UChicago Researchers Create First Complete Computational Model for COVID-19

The model will be used to track mutations and aid in vaccine development.


University of Chicago

Searle Chemistry Laboratory

By Tess Chang

The computational model, developed by researchers in the Department of Chemistry under the direction of Haig P. Papazian Distinguished Service Professor Dr. Gregory Voth, will be used to develop drugs and track mutations to fight the virus.

The model has the potential to elucidate the mechanism in which healthy human cells are invaded by SARS-COV-2, the virus responsible for COVID-19. “The model can help us understand how the virus fuses with our cells. After you breathe the virus in, spike proteins on the virus bind to ACE-2 receptors on cells in the respiratory tract,” Voth said. “This is the first key step, the infection step.”

Voth’s team created the model using a technique called coarse-graining. “The technique is called coarse-graining because an object like a virus has billions of atoms. Trying to solve that directly would be very difficult. This coarse-grained technique takes all of that complexity and folds it into simpler representations that still retain the essential properties,” Voth said. His lab has been at the forefront of developing coarse-graining methods and applying them to a range of applications.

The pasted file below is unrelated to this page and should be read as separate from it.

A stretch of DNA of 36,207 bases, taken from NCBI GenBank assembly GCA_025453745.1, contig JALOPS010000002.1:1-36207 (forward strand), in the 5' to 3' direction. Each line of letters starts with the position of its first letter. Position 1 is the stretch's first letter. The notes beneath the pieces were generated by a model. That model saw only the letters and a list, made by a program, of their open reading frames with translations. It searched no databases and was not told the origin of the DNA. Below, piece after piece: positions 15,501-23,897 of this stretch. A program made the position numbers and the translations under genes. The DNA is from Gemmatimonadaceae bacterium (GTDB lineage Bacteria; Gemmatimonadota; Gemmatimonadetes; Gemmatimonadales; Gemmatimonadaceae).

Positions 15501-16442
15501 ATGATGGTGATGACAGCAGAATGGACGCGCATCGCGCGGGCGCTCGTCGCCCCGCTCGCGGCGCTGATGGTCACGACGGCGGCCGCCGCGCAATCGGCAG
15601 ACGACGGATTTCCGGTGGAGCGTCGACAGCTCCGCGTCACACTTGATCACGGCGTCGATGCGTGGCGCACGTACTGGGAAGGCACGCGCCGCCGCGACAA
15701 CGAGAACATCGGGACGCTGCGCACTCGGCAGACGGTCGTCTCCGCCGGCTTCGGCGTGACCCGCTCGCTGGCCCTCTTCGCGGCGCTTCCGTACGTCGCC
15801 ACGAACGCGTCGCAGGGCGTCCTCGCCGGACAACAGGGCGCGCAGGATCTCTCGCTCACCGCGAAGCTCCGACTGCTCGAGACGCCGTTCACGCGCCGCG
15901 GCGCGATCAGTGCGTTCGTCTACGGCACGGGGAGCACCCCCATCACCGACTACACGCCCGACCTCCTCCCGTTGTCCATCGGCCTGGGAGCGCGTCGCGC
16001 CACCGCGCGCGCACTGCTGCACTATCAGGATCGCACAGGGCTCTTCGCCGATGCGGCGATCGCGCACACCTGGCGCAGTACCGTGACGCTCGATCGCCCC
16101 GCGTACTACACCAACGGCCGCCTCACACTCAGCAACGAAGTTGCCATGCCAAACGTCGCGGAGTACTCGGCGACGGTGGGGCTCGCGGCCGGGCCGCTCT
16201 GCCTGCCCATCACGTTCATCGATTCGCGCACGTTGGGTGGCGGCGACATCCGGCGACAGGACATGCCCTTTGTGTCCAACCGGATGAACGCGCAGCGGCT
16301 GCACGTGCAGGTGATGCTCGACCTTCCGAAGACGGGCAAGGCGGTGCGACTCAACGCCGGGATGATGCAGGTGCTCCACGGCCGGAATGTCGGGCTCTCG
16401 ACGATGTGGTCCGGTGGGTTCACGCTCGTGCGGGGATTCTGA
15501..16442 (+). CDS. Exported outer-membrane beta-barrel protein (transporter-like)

Insights from the model could be a boon for vaccine development, especially when it comes to fighting new mutations of the virus. Vaccines are designed to help the body’s immune system recognize spike proteins on the surface of the virus and attack it. However, certain mutants of the virus may be resistant, and will still be able to reproduce and multiply. Voth noted that the high rates of COVID-19 infection worldwide have given the virus more opportunities to mutate.

“In the new UK variant of the virus, certain amino acids were changed so the spike proteins are able to stick more strongly. In principle, we could model that on the computer to better understand it, and do the same for future mutations,” Voth said. He hopes that the computational model will help scientists stay ahead of the curve when it comes to new strains of the virus.

The report was published in Biophysical Journal, and the model itself is available to the public to download. Voth believes that making the model widely accessible is crucial. “We wanted to provide this platform where people can download the model and improve it and add new data. Hopefully they also share their work so it can be a resource for others.”